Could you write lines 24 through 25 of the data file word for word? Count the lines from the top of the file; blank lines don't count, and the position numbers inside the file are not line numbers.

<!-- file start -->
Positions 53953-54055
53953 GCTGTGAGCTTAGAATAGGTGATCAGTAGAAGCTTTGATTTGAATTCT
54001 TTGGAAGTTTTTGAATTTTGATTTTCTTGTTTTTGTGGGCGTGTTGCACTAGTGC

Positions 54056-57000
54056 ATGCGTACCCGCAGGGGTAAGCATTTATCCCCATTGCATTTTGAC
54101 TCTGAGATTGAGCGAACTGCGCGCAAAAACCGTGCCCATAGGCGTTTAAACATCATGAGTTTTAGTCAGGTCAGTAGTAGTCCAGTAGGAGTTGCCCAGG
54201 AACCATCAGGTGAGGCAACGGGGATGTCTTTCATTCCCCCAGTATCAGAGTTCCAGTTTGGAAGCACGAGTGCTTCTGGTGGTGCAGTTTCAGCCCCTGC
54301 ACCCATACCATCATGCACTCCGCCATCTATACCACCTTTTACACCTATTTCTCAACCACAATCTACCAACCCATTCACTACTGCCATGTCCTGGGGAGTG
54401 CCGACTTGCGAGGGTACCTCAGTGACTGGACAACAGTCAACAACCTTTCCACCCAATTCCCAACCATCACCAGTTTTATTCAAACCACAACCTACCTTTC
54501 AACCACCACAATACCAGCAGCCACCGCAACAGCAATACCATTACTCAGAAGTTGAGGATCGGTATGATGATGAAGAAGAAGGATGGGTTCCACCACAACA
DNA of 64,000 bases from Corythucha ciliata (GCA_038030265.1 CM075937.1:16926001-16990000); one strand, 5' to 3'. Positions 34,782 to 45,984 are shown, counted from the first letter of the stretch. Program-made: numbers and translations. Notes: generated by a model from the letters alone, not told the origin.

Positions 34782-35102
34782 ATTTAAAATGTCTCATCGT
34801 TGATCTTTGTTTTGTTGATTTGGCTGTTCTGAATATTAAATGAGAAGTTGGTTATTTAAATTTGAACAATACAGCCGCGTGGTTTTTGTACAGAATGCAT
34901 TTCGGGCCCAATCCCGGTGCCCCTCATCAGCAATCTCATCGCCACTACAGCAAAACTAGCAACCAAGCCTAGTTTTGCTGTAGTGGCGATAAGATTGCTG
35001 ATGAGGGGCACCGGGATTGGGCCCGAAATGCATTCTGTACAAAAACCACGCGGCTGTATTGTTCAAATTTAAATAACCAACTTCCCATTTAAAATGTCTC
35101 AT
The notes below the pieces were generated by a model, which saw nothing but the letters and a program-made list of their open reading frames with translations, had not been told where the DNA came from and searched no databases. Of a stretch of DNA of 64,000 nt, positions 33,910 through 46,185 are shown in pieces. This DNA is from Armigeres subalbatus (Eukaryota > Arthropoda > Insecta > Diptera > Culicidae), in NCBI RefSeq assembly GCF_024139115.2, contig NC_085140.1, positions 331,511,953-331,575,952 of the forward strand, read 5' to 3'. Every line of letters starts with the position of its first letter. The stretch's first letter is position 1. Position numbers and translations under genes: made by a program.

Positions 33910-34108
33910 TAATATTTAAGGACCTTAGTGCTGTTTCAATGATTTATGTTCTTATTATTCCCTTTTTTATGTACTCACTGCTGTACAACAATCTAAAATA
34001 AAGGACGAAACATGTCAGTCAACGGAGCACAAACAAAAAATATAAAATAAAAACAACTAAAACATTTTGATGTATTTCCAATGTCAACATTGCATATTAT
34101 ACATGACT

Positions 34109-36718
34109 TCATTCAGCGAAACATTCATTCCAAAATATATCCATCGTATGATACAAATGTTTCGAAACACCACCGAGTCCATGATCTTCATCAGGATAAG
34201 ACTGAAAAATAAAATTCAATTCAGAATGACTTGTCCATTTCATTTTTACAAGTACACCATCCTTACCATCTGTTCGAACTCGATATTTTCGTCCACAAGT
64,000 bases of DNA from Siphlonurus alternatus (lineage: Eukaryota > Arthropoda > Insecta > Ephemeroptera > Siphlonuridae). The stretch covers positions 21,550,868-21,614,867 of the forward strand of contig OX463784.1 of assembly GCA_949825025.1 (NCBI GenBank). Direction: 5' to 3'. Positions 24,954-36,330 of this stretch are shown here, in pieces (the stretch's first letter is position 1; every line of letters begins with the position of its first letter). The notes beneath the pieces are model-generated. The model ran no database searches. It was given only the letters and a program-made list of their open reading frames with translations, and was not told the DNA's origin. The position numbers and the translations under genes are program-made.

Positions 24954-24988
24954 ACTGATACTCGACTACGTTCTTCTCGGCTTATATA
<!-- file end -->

34109 TCATTCAGCGAAACATTCATTCCAAAATATATCCATCGTATGATACAAATGTTTCGAAACACCACCGAGTCCATGATCTTCATCAGGATAAG
34201 ACTGAAAAATAAAATTCAATTCAGAATGACTTGTCCATTTCATTTTTACAAGTACACCATCCTTACCATCTGTTCGAACTCGATATTTTCGTCCACAAGT